Aerial refueling is an important strategic capability for the IAF. Combat and transport squadrons met this week for a joint ground practice before taking off to practice in the air
Shachar Zorani | Translation: Eden Sharon
In order to execute a long-distance operation outside the borders of Israel, it is not enough to have well-trained combat pilots, advanced jets and remarkable flight skills. The IAF, which serves as the long arm of Israel in the world, must have an additional capability: the ability to refuel its jets while flying, for which the IAF uses its Boeing 707 planes.
As part of the close cooperation between the combat and transport formations, squadrons from the two formations met last week for a ground training for aerial refueling. Teams from the “Valley” and the “Knights of the Twin Tail” squadrons went southward to the “Desert Giants” squadron in Nevatim Airbase, and met with the aircrew members who sit in the cockpit of the Boeing 707 and in charge of the aerial refueling action. During the training, the combat teams face many situations, one of which is the aerial refueling. “Refueling an airplane is a highly complex mission, both for the combat aircrew members and for us the flight engineers”, said Major Yo’av, a flight engineer from the “Desert giants” squadron. “The aircrew members must understand the airspace around them, fly carefully and manage a high level of attention. The training on the ground prepares them for the moment of truth in air”.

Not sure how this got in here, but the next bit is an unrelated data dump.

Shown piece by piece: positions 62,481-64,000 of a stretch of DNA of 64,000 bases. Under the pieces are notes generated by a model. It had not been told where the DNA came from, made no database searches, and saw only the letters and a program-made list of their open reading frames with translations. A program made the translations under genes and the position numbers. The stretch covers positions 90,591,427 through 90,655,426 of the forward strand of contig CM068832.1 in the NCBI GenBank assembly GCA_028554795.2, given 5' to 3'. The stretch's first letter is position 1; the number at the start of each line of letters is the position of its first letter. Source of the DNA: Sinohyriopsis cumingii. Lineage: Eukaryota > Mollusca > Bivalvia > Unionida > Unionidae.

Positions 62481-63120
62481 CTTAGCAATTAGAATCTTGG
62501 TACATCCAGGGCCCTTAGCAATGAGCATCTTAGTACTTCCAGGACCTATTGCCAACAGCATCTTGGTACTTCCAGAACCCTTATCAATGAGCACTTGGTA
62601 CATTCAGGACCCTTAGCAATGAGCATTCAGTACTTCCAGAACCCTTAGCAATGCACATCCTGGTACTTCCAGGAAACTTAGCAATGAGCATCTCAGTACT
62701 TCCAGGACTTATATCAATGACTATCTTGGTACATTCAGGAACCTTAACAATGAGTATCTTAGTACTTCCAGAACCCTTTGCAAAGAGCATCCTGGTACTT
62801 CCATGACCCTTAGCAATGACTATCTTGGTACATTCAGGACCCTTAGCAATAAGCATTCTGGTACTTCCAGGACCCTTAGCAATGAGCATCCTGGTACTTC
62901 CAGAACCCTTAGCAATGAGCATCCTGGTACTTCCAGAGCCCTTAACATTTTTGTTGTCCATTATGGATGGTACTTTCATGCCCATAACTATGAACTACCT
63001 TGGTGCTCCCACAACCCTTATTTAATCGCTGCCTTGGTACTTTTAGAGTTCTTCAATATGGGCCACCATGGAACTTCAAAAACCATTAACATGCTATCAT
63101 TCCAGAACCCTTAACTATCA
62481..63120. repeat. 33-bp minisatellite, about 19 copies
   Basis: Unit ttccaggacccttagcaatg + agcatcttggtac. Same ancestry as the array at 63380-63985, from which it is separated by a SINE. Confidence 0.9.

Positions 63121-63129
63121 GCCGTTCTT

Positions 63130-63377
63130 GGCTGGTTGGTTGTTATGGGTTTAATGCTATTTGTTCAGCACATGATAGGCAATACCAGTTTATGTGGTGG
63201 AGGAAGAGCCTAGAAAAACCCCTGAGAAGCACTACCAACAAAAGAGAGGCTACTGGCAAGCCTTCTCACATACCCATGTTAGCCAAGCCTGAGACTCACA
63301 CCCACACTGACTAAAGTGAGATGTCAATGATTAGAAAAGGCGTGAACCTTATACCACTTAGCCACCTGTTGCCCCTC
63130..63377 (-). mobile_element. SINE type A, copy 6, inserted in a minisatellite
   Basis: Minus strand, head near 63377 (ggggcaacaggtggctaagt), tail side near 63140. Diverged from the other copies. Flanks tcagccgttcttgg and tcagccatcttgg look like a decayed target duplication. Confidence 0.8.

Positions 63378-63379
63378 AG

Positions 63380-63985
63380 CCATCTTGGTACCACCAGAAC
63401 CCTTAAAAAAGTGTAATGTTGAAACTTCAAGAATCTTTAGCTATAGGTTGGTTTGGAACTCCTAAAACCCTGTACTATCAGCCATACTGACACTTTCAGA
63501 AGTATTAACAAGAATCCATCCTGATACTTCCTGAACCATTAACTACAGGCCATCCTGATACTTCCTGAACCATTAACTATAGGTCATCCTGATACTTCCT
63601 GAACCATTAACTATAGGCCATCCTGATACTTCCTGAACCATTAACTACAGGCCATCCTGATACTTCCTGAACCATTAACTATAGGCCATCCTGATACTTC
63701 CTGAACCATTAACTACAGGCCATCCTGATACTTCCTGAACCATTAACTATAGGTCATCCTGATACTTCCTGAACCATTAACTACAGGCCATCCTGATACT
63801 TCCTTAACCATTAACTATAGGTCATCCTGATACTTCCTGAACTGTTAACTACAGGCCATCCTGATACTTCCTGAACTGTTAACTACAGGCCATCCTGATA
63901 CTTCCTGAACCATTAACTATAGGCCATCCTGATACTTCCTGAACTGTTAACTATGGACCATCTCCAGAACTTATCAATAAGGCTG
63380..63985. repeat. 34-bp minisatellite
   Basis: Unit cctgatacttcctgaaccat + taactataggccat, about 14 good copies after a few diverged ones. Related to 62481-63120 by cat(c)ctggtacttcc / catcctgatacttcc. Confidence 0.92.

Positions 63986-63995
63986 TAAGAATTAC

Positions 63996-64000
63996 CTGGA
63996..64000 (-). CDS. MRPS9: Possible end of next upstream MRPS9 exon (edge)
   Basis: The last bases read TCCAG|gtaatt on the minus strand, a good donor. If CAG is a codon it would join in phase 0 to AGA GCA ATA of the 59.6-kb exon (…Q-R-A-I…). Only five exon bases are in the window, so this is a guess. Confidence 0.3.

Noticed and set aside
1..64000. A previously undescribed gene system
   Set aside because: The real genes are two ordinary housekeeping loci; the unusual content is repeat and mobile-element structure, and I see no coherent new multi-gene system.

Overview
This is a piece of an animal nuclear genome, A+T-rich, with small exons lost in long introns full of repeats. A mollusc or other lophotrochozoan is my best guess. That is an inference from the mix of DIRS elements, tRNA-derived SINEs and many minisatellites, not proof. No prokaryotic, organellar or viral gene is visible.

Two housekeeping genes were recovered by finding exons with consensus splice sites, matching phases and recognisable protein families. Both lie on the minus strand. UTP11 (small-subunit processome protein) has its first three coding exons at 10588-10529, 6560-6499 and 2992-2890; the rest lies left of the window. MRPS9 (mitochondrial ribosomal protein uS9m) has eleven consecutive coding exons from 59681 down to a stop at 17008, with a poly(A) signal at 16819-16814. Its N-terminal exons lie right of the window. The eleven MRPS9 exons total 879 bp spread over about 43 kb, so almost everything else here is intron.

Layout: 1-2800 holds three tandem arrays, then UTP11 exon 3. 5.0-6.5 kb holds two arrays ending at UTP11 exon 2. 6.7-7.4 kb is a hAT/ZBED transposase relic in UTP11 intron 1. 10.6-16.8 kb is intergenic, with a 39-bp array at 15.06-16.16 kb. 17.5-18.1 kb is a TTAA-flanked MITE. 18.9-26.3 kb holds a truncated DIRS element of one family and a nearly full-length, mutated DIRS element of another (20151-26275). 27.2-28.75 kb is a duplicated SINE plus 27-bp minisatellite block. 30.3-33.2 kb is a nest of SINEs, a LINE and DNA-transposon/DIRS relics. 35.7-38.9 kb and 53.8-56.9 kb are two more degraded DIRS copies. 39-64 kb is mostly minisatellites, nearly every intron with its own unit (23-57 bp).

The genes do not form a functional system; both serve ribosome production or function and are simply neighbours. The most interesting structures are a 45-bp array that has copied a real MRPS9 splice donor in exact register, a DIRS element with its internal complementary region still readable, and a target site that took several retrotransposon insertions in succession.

Means to An End
The aim of the workshop, during which the teams saw firsthand the Boeing 707 and its systems, is to qualify the aircrew members for aerial refueling. Next time, they will be facing the real thing and experience the refueling process from the cockpit of a jet fighter. They will carry out a number of practice sorties during daylight and nighttime. “We put the emphasis on safety”, explained Major Yo’av. “The aircrew members must remember that the refueling is a means to an end and not the end itself – but when are given the mission everything else turns irrelevant and they must focus only on the refueling”.
In the past, the combat aircrew members faced aerial refueling for the first time in the air. After two serious refueling accidents which occurred over a decade ago, it was decided to incorporate the ground refueling training. At this stage, the aircrew members study the theoretical side of aerial refueling and receive important emphases and safety instructions. They watch illustrative videos, learn relevant terms and study the Boeing 707 and its refueling methods. Major Yo’av concluded: “Being exposed to the refueling systems, and meeting with the person on the other side of the mission create a better connection and safer cooperation”.